October typically marks the end of the back-to-school honeymoon in our home, and this year, the transition has been easier than ever. My daughter Laura is a freshman in college this year, and my daughter Nina is a high school sophomore. Both girls are enjoying their classes and thoroughly appreciating their teachers, and I can’t tell you the satisfaction this brings to our entire family.
Each day, one of them has a new story to share about something they’re learning, something they’re discovering about themselves as learners, or something their teachers have done that they deeply appreciate. My children are older, and they certainly aren’t clamoring for my up close and personal involvement in their schooling, but a huge part of me wishes I could follow them around to all of their classes. I’d love to be able to thank their terrific teachers in person each day because I know from experience that this is a rare occurrence.
I’m wondering what you do to support the terrific teachers who serve your family so well. These are the best ideas I’ve gathered over the years. Some are my own, and in fact, some of my kids’ former teachers may recognize them. A few of these things were inspired by my friends and by the kindness of my colleagues too, though. If you have an idea to share, I hope that you’ll jump into the comments. This is certainly a list that’s worth building on.
1 – Encourage your children to express their gratitude. Many children are grateful for their teachers and have no problem expressing their appreciation at home. When they do, suggest they take a moment to thank the teachers they love the very next time they see them. They don’t need to wait for the holidays or teacher appreciation week or the end of the year to arrive. They don’t need to buy gifts or write long thank you notes. A simple thank you at the end of class will do. Letting teachers know exactly why they’re appreciated is always nice too.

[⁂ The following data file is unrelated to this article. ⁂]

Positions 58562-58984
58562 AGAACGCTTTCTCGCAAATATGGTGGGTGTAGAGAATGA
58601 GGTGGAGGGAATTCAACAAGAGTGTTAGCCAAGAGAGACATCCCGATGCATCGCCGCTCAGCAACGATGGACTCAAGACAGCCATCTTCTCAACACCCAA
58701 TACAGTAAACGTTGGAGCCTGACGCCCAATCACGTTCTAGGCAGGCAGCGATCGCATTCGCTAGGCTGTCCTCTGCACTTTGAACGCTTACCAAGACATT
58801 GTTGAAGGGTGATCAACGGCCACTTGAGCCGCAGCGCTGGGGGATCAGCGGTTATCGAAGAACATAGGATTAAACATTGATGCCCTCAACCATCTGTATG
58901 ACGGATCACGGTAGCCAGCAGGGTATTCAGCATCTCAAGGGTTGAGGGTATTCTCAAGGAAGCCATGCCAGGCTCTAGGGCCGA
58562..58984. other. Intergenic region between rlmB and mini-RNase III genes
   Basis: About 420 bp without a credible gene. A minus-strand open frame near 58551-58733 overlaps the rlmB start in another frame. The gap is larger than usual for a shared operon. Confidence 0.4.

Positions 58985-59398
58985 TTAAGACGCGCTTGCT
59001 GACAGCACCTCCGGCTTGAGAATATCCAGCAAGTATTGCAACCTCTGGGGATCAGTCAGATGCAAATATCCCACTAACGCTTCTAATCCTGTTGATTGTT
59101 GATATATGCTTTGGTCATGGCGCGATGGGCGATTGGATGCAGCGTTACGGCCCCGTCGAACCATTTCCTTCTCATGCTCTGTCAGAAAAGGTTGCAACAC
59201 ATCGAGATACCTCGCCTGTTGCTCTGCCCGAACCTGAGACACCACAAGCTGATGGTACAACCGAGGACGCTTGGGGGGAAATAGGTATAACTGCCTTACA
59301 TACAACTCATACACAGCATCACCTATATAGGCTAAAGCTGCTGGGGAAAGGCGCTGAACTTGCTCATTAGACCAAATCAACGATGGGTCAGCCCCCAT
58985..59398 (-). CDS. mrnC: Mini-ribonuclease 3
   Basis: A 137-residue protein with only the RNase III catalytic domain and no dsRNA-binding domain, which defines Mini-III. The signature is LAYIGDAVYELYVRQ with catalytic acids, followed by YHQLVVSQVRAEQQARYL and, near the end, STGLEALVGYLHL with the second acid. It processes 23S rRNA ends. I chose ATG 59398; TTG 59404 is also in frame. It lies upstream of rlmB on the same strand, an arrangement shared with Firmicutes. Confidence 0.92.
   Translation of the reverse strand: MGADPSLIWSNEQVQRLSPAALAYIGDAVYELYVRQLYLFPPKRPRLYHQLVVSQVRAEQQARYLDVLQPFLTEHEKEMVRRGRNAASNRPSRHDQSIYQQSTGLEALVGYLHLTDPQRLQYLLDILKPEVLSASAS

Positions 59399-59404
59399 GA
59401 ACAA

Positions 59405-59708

2 – Drop an email to the teacher, and copy the building administrator. Again, this doesn’t take much time or effort, but the rewards are often lasting. Take a few minutes to send a note of thanks, and be sure to add specifics. Often, teachers don’t realize the difference they’re making. Most tend to focus on the problems they’re working hard to solve, including the ones that their students present them with. Show them how that hard work is paying off, and make sure that their administrators are aware of what you’re noticing too.
3 – Make a donation. You don’t have to give money, but ask the teachers that you appreciate if they have a wish list. Some are active on Donors Choose. Others have needs you know nothing about, and your help might help them help kids even more than they already do. Donate books, resources, supplies, or tools. Give of your talent or time. Gather a bit of company if you can, too. There are likely other parents who’d love to help you out.
4 – Volunteer. If you’re able to drop into the classroom, teachers are often eager for parent support. Offer to help in other ways if you’re booked during school hours, though. Take charge of the bulletin boards, offer to cover books or care for the classroom library, keep track of permission slips, or help out with field trips. Let teachers know how much time you have available to help and when you are typically free each week. Invite them to call on you as needed.